Most children, at one time or another in their childhood, participate in sports. In the United States, these children number in the tens of millions. Sports are a fun and organized way for children to exercise their bodies, hone various mental strategy skill sets, and enjoy themselves all at the same time.
Unfortunately, there are a significant number of sports injuries that result from these activities. Sports-related incidents are actually the biggest contributors to childhood injuries. It is estimated that more than ten percent of all those children who play sports will sustain some sort of injury during their time as an athlete.
All this being said, not all sports are created equal when it comes to the type and frequency of injuries sustained by players. Certain sports are more intense in the amount of contact they require or in the wear and tear that the body goes through during practice and play.
These injuries can range from mild sprains or cuts/bruises on to traumatic brain injuries. Whatever the injury your child suffers as a result of their involvement in sports, it is important that you visit the office of a sports-medicine specialist, like a spine doctor or an orthopedist, to treat your child’s injuries.
What Kinds of Injuries Do Children Commonly Sustain While Playing Sports?
The most common injuries that result from sporting events are sprains and strains. These can occur in several areas of the body, and generally don’t require too extensive of treatment.
Sprains can happen in any of the various ligaments in the body, whereas strains affect muscles or tendons. These overly stretched soft tissue injuries can occur in many different types of gameplay.
Children also often break bones, sustain concussions, suffer eye injuries, and contract shin splints. Their abilities when it comes to coordination are somewhat lacking. This means that collisions, falls, and various other incidents can tend to happen more frequently than perhaps a similar scenario with adult athletes.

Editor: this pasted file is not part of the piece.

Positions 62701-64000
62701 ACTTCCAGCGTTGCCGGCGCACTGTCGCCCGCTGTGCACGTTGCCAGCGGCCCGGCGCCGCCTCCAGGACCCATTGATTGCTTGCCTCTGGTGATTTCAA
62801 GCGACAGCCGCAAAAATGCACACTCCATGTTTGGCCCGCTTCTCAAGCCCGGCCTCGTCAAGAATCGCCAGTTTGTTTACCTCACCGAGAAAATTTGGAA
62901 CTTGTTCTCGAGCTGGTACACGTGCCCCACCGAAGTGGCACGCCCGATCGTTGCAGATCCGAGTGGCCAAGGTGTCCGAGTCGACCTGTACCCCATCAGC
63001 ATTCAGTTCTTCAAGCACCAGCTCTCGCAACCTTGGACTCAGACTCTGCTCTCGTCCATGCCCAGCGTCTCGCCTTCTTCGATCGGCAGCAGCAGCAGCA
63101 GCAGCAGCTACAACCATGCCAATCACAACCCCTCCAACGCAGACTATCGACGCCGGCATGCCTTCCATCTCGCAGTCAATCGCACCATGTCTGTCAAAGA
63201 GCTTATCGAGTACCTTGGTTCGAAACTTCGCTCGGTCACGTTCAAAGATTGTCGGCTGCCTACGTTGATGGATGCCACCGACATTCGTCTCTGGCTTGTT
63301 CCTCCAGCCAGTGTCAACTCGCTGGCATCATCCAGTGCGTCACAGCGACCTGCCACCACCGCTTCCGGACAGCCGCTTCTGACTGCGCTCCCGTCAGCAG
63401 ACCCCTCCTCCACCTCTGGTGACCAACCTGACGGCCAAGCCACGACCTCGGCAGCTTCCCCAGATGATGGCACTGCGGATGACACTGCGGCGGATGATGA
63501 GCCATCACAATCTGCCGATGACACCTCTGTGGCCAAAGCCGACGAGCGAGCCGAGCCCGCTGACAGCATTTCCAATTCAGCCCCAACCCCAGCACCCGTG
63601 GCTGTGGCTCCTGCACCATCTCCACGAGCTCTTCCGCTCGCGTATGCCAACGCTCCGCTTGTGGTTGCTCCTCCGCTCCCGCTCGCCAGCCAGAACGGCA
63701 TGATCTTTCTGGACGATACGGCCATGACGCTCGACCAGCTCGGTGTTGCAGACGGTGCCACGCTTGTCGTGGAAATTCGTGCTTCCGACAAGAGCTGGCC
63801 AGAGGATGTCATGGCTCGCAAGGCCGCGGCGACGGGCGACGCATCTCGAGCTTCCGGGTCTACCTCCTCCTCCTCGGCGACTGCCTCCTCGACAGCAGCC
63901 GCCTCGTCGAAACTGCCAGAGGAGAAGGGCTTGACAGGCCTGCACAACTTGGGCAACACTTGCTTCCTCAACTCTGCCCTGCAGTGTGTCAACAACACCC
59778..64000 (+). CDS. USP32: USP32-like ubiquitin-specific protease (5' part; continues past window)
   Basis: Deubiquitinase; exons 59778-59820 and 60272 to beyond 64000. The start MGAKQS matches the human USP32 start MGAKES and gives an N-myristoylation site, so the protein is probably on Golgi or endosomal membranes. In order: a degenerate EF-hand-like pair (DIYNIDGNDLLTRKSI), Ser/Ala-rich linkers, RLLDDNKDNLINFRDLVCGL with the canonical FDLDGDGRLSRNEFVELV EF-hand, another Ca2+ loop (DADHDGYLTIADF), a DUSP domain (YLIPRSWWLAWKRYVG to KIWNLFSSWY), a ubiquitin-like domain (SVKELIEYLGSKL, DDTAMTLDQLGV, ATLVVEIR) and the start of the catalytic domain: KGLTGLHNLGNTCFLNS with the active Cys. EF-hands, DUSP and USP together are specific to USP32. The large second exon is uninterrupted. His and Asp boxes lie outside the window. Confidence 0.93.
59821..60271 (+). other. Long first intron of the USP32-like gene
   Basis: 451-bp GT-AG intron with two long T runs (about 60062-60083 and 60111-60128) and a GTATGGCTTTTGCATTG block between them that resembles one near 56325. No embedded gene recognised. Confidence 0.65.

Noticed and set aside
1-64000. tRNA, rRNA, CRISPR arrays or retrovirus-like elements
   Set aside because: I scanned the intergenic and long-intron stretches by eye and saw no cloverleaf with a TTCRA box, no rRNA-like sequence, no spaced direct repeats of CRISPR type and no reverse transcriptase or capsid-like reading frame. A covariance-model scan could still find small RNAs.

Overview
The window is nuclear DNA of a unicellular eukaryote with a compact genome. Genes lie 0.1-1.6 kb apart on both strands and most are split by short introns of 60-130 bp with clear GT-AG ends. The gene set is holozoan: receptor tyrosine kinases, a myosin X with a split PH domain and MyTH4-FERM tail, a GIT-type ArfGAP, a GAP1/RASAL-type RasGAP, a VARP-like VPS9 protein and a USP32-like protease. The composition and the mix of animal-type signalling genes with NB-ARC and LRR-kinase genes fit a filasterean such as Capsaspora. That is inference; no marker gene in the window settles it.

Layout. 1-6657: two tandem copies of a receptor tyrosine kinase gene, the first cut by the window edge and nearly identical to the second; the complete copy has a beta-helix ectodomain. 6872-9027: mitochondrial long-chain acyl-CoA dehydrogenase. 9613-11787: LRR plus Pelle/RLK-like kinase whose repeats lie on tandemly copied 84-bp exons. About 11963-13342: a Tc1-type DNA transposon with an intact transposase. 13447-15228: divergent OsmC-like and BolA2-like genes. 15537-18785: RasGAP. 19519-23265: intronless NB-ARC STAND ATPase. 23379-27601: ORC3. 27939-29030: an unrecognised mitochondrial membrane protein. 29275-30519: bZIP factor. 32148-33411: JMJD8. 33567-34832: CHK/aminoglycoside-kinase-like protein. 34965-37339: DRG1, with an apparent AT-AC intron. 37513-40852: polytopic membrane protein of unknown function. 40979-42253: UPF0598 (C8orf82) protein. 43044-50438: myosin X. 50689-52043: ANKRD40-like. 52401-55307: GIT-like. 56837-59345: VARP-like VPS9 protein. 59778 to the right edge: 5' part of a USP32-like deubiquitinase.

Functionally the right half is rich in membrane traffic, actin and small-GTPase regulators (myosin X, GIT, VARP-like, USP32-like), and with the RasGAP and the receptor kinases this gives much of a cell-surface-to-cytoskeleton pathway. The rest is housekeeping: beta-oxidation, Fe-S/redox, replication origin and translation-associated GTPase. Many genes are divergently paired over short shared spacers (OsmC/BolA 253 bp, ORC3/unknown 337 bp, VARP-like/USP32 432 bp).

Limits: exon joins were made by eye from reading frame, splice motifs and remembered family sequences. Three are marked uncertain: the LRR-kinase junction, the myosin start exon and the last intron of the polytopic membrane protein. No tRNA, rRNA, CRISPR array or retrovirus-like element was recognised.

On the other hand, children also aren’t generally capable of playing with the intensity that adults do, because of their smaller size and strength. So when accidents do occur, they have a tendency to be less severe.
It is important that these sports-related injuries are tended to by medical professionals with experience dealing with pediatric patients and sports injuries alike.
Which Sports Cause the Most Injuries?
It doesn’t take a lot of common sense to put sporting injuries into perspective. In most cases, the sports that tend to show more severe injuries are those where contact and intensity are foundational to the play of the game.
Conversely, more individualized sporting endeavors can still result in injuries, but they tend to be more of the chronic pain-related type. For example, children who play football have a higher likelihood of being involved in collisions, falls, and running-related injuries.
Other sports such as swimming are solo in nature, and thus result in far fewer multi-child involved injuries. Swimmers are much more likely to have issues with muscle and joint pain from the continued and sometimes overuse of their bodies.
The rest of the sports that tend to result in injury will typically fall somewhere on a spectrum between these two dissimilar sports. In addition to football, organized or team sports that often result in injuries include baseball/softball, basketball, hockey, and soccer. Interesting enough, multi-sport athletes can have fewer injuries compared to those with a sports-specialization.
Wheeled sporting activities can also cause some pretty gruesome injuries because of falls and crashes. Bicycling, skateboarding, and rollerblading can be very dangerous activities, indeed.
Winter sports are also responsible for a great many acute injuries, and also can lead to a great deal of chronic joint pain. Skiing and snowboarding are generally slightly safer, just because of the softer surface to land on in a fall, but they do result in a great many crashes and detoured falls.
In What Setting Do These Injuries Occur?
As compared to any other time in a season, a majority of injuries will actually happen at practice. There are also convincing facts that indicate that individual sports might be responsible for more intense and severe injuries. But contact sports will likely cause more injuries as a whole.
While not a geographical location or setting, it is important to note that children who are no longer toddlers but not quite teens are the most vulnerable group of athletes. If your child is hurting as a result of the sport they are involved in, don’t wait to contact the orthopedic team at AICA Orthopedics.